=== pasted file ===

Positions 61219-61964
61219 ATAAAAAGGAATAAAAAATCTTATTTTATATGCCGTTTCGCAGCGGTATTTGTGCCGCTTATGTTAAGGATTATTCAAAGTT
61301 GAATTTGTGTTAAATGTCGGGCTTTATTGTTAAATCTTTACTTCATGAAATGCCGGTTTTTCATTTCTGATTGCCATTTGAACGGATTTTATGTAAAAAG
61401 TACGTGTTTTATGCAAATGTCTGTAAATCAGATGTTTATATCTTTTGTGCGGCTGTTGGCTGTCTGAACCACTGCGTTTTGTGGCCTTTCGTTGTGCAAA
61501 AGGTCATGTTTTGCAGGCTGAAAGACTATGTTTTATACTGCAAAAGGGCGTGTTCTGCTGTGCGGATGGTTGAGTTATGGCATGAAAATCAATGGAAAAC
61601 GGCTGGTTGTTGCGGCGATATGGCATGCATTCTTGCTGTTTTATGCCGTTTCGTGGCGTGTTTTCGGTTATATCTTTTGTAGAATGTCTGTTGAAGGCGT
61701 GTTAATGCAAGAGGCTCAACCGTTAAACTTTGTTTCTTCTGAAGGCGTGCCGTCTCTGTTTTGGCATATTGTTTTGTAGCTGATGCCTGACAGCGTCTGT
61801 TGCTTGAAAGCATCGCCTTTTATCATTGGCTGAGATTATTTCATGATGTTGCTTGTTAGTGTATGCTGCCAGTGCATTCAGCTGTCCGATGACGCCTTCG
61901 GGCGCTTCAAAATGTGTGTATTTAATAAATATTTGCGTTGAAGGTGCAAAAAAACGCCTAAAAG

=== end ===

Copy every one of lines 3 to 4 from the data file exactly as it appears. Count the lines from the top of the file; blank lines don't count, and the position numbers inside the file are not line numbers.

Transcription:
61301 GAATTTGTGTTAAATGTCGGGCTTTATTGTTAAATCTTTACTTCATGAAATGCCGGTTTTTCATTTCTGATTGCCATTTGAACGGATTTTATGTAAAAAG
61401 TACGTGTTTTATGCAAATGTCTGTAAATCAGATGTTTATATCTTTTGTGCGGCTGTTGGCTGTCTGAACCACTGCGTTTTGTGGCCTTTCGTTGTGCAAA